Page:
Is the Future Of the Internet In This Van?
Bloomberg Businessweek|May 17, 2021
Tarana takes a $300 million shot at providing wireless internet that can rival fiber-based networks
Ashlee Vance

The ideal way to connect people to the internet is to run a fiber-optic cable into their homes. When that’s impractical, there are various options to use wireless networks as a substitute. The entire global telecommunications industry is focused on building 5G networks, which promise speeds rivaling those of broadband. The world’s two richest men are backing competing efforts to beam down signals from tens of thousands of orbiting satellites, while Alphabet Inc.’s Google and Facebook Inc. have mothballed their plans to build networks of internet-transmitting balloons and drones, respectively.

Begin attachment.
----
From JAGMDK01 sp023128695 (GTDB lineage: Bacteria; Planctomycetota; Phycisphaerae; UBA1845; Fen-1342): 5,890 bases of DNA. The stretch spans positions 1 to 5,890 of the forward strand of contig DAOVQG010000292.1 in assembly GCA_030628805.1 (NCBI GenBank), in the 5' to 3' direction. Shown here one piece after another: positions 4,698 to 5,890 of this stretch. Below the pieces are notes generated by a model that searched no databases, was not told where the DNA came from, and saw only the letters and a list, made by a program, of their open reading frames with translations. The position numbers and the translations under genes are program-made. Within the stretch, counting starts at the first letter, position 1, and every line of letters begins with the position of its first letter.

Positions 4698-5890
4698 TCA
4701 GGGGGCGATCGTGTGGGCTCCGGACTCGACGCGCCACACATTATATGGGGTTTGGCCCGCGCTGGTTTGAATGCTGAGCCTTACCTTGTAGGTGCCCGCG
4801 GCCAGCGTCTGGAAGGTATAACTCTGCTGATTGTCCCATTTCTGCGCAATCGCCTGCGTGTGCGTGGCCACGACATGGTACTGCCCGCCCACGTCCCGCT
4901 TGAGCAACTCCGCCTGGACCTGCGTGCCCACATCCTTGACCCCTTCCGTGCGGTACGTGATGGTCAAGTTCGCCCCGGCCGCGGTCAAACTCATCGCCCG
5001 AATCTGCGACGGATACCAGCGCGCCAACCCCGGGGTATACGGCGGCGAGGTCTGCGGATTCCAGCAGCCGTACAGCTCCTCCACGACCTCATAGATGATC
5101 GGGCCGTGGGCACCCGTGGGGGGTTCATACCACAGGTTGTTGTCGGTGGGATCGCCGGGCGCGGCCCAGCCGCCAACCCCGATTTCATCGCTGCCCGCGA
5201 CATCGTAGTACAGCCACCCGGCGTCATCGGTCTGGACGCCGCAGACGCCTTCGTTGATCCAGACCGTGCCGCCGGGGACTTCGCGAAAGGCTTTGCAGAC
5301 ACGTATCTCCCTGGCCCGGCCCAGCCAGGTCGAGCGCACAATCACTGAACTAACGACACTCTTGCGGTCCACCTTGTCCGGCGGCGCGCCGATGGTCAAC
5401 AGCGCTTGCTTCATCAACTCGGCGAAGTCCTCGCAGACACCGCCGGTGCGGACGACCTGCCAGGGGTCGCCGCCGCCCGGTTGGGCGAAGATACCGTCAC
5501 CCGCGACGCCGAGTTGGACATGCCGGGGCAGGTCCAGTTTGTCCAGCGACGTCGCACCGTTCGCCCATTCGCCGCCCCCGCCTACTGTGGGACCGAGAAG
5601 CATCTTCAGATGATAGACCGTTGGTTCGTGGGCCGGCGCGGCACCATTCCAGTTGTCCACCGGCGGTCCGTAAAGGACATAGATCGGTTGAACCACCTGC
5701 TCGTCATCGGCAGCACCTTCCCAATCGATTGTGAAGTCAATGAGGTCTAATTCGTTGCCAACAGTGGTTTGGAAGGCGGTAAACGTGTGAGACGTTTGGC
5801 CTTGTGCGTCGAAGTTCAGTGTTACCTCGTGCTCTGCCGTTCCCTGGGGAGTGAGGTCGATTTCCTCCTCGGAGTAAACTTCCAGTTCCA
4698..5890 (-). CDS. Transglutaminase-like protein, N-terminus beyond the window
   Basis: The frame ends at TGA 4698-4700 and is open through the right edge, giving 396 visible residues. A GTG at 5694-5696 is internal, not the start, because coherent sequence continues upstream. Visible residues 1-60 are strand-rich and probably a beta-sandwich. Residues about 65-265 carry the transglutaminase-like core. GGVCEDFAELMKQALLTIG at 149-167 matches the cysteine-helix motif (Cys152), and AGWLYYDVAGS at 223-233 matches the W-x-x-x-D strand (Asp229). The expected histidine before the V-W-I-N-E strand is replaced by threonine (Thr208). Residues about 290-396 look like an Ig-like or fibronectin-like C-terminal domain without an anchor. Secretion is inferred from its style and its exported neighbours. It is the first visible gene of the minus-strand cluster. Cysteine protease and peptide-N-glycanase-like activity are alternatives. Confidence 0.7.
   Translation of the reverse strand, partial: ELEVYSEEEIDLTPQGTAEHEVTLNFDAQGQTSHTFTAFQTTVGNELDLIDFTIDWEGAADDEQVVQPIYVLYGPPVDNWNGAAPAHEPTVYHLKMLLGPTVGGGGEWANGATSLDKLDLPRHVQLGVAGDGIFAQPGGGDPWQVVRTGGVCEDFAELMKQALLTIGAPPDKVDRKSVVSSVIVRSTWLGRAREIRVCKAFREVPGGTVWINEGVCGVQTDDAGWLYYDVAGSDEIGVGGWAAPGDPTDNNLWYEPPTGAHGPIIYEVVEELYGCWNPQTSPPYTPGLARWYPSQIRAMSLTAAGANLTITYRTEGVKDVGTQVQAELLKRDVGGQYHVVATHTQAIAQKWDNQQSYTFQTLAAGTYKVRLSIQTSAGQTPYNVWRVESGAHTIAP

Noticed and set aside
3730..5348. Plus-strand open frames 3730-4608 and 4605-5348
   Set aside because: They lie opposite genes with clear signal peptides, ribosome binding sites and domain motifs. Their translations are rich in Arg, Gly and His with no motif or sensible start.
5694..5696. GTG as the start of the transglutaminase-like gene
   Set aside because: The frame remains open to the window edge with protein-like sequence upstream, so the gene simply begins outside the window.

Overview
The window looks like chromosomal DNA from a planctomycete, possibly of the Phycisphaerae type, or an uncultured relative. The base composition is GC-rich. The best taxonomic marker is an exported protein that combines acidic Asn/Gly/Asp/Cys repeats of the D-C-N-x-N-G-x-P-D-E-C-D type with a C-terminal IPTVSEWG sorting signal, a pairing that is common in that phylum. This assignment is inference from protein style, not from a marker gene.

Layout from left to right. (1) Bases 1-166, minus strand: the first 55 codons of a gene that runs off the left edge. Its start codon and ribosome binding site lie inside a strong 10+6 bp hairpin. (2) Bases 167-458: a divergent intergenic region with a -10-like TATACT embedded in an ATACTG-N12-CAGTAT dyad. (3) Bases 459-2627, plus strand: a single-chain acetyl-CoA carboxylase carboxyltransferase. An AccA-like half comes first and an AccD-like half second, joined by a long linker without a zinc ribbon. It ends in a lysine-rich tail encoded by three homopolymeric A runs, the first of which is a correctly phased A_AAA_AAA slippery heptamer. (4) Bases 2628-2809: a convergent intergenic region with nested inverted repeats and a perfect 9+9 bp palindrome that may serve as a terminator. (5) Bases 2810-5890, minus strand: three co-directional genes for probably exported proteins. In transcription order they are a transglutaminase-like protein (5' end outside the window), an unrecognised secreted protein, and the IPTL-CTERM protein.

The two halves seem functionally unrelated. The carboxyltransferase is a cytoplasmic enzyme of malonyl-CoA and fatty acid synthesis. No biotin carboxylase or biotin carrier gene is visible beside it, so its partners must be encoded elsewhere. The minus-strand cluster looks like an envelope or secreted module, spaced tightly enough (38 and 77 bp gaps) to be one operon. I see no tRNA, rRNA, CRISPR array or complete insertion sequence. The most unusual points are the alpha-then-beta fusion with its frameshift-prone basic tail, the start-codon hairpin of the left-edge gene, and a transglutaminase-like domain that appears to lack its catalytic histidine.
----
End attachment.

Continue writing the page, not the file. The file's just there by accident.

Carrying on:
Tarana Wireless, based in Milpitas, Calif., is working on another approach, with a novel way to direct wireless signals around obstacles. With sufficient computing power and the right algorithms,Tarana’s antennas can send multiple signals to each customer, rapidly hop among the best-performing connections for each one, and combine them to strengthen the signal. The startup—if you can still call it that, given that it’s been around for 12 years— has designed computing chips for exactly this purpose. “It’s almost like magic,” says Greg Wyler, a telecommunications veteran who has invested more than $30 million in Tarana. “You sort of have to stop time for a moment and do all the math.”

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